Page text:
DENVER – Legislators hastened to tie up loose ends Monday on the third-to-last day of their annual session.
The House gave initial approval to one of the final controversial bills on its agenda, offering driver’s licenses to people who are in the country illegally.
Under Senate Bill 251, in order to get a license without proof of citizenship, people will have to show they live and pay taxes in Colorado, plus prove who they are with a foreign identification card.
Their license will be stamped with a notice that it is not a valid ID for voting. Republicans said election judges might not see the warning, and they tried to change the bill to require drivers’ pictures to be taken from the side, instead of head-on.
“It makes complete sense to make sure we know whose license we’re looking at,” said Rep. Libby Szabo, R-Arvada.
But Democrats turned away the attempt. The bill has support from the Colorado Association of Chiefs of Police and the County Sheriffs of Colorado, who say it’s safer to have properly licensed drivers on the road.
The House also gave final approval to first of four marijuana bills in the Legislature. Two other marijuana bills – which include regulations on who can grow and sell marijuana and how it’s taxed – are in the Senate. And a fourth bill, which sets standards for when marijuana users are too high to drive, passed the House and is headed for the Senate.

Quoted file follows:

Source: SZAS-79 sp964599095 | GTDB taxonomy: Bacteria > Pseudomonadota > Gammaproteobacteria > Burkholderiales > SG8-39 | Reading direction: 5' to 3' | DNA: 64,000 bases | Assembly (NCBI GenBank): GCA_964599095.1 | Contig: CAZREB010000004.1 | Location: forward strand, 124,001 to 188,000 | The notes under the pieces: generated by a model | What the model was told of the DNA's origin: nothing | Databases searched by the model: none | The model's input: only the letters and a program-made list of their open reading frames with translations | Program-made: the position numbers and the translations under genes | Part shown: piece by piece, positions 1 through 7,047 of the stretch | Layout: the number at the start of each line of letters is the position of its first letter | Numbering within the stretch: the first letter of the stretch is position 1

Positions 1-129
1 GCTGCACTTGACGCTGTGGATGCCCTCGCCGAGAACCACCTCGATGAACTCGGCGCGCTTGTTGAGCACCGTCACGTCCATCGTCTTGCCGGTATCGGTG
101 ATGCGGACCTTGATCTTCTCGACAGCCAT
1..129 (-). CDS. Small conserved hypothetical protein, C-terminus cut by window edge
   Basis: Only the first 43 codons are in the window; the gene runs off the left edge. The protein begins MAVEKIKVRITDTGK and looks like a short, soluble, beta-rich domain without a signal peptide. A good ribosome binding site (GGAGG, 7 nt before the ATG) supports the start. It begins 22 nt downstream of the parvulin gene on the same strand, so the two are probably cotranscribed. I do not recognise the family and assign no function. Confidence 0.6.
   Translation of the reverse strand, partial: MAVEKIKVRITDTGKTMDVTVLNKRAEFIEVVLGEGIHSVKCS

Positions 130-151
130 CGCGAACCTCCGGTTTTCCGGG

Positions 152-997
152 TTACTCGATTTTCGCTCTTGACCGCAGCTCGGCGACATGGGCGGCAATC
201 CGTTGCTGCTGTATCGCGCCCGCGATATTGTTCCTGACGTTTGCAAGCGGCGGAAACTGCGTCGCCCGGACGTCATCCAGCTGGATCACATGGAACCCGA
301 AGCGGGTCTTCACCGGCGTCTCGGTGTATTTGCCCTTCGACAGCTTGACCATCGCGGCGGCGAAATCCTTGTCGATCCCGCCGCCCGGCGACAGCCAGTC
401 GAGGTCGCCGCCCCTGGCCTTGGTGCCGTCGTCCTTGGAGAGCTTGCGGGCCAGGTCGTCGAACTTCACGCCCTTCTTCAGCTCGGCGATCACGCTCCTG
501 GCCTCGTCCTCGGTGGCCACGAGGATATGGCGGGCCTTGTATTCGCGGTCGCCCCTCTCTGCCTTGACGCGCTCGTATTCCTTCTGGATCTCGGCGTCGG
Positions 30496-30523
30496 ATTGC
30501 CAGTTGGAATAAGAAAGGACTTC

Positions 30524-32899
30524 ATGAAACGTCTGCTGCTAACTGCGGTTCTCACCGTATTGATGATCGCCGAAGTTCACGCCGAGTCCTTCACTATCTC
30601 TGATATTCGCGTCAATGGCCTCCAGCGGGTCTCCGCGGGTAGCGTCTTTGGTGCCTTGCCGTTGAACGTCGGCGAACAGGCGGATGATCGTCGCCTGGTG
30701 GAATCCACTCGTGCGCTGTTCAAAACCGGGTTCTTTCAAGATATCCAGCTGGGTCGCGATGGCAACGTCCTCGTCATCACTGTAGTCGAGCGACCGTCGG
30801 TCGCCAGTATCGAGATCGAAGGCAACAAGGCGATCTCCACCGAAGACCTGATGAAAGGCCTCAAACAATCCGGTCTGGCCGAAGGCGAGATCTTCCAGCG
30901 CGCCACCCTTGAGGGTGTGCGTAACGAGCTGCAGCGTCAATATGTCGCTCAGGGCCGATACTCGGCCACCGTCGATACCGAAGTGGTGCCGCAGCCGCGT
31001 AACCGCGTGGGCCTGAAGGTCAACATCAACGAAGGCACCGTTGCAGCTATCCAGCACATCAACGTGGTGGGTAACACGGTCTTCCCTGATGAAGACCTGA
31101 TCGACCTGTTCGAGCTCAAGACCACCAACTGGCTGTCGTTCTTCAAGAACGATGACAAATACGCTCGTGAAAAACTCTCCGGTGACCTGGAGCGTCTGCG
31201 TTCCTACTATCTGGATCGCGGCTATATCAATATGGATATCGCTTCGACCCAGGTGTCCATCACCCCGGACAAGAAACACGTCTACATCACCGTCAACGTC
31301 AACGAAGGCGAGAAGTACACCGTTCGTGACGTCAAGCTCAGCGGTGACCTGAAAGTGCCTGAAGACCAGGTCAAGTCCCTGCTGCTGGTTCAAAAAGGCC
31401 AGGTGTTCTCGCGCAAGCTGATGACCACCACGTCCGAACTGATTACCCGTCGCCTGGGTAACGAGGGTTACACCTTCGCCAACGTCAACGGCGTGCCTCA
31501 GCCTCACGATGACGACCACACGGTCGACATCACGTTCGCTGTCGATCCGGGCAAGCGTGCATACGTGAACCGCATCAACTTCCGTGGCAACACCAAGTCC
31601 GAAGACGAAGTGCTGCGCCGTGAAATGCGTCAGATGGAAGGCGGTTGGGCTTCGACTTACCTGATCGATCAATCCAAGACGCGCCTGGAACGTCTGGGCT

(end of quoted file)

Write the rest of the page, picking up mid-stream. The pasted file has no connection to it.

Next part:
In other news Monday morning:
The House passed $100 million worth of tax credits for low-income workers. Senate Bill 1 increases Coloradans’ chances to claim a state Earned Income Tax Credit and Child Tax Credit.
Colorado will regulate industrial hemp cultivation after a unanimous vote in the House. The sponsor of SB 241 is Rep. Don Coram, R-Montrose.
A plan to create a state aerial firefighting agency passed its final vote in the House 48-17, but the Legislature has not set aside money to hire pilots or buy planes.
And a bill to get the state ready for Internet sales taxes passed the Senate 21-14. It has already passed the House. The bill simplifies sales-tax payments for out-of-state Internet businesses – one of the requirements in the federal Marketplace Fairness Act, which is expected to pass the U.S. Senate this week.